There is nothing better than a bit of green on a cloudy winter day. Our paperwhites are shooting up stems and leaves and are almost ready to bloom. We plant the bulbs in lined vintage pots from our collection and count the days until we see the tiny white flowers. The pots get new plantings and go outside in warmer weather. I like to group the planters by color and we use vintage plates and bowls as drip catchers. McCoy and USA pots are some of my favorites. The pots’ happy colors and subtle designs were originally made as inexpensive ways to brighten the home, (although prices for rare pieces can now be high). Most of the pieces in our collection were made in the 1940s and 1950s and we usually find them at antique shops and flea markets for under $15. Ebay and Etsy have a wide variety of vintage flower pots and planters. To plant your own forced paperwhites you will need:
*Forced Paperwhite Bulbs (These have been put through a period of dormancy and tricked into thinking that the inside of your house is a warm spring day)
*Plastic Liner (If your flower pot has drainage holes. Two layers of Ziplock bags will also work)
*Pebbles, Rocks or Soil (We use small pebbles which we wash and reuse year after year. The little stones are pretty and they help hold down the bulbs as they grow. Pebbles are available at florist, pet or hardware stores)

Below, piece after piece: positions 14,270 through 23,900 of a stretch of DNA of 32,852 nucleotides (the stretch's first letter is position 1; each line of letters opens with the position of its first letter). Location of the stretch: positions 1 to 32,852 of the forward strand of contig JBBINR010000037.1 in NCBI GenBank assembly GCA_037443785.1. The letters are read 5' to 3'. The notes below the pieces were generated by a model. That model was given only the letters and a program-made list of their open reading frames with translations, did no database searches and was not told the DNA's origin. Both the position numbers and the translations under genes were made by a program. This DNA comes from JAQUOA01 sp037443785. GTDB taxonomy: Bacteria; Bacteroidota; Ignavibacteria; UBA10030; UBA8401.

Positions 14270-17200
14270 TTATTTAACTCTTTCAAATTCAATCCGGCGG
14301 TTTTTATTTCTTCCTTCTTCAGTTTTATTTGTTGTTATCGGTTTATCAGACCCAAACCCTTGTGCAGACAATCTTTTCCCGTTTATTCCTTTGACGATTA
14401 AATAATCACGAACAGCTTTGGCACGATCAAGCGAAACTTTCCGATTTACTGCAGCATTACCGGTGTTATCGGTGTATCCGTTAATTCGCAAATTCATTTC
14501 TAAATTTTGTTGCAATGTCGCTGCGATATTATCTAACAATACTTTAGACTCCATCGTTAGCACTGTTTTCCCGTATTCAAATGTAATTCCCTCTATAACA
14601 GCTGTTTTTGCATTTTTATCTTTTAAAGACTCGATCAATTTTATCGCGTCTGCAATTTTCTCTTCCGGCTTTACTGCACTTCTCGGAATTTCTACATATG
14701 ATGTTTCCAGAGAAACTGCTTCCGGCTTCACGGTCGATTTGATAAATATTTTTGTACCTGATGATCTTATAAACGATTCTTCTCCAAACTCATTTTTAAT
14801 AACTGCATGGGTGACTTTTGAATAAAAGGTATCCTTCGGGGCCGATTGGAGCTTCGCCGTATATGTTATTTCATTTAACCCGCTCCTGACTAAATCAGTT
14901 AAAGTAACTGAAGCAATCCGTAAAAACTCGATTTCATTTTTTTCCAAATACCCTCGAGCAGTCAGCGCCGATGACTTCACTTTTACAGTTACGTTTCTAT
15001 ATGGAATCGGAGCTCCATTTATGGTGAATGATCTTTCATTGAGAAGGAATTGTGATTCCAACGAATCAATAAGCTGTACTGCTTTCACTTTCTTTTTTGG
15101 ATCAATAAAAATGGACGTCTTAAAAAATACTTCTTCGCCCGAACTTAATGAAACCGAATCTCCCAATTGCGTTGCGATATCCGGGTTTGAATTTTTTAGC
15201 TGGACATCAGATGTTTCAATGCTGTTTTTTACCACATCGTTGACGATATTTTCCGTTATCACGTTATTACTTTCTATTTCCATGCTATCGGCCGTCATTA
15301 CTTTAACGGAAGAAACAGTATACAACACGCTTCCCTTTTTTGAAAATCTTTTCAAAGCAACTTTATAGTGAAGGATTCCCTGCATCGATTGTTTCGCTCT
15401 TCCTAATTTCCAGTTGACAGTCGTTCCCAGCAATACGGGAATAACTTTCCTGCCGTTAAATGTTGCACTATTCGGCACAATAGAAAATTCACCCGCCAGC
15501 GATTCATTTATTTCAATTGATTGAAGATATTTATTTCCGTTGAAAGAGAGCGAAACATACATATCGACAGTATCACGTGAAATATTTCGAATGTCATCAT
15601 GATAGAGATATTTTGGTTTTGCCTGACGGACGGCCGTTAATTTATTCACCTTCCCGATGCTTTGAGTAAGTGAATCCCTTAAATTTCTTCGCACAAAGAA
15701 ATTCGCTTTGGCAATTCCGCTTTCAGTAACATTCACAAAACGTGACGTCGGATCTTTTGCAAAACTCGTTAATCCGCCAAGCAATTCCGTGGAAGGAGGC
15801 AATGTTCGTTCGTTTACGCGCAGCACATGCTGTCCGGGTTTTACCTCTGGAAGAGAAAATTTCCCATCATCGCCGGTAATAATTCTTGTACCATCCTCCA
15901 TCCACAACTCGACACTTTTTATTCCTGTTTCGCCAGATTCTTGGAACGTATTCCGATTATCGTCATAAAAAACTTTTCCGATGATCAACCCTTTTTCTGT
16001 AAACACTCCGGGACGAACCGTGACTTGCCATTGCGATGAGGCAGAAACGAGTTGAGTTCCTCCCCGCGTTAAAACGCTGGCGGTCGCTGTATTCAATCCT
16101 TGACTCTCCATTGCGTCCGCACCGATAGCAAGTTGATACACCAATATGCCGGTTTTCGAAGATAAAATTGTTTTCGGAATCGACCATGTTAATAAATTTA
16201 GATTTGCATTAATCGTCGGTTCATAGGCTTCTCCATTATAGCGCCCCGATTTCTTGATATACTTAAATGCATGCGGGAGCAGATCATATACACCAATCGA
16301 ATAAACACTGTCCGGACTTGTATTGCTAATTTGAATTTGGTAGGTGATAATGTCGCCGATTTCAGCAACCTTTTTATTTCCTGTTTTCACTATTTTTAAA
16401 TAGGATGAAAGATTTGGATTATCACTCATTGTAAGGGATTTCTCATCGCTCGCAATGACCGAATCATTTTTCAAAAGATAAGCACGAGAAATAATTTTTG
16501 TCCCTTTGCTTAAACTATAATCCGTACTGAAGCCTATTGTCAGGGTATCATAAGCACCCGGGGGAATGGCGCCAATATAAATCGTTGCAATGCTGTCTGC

*Plates, Saucers, Bowls to Fit Under Flower Pots
1. Line your flower pot as needed. The bulbs need a constant source of water, so any drainage holes must be stopped up.
2. Fill pot about half way with pebbles.
3. Place bulbs into pot. The shoots should face up, roots down. We usually put 1-3 bulbs in each pot, depending on the size.
4. Fill pebbles in around bulbs. Pebbles should reach the top of the rim and almost cover bulbs, leaving the shoots exposed.
5. Place saucer beneath and water your bulbs. Water should be filled to about half-way up the bulb. This will allow the roots a constant water source, but keep the shoots and bulb from rotting.
6. Place pots in a spot with indirect sunlight and watch them grow. They will last longer away from window and bloom faster if they get more sunlight. Ours are near a window and usually bloom in three weeks.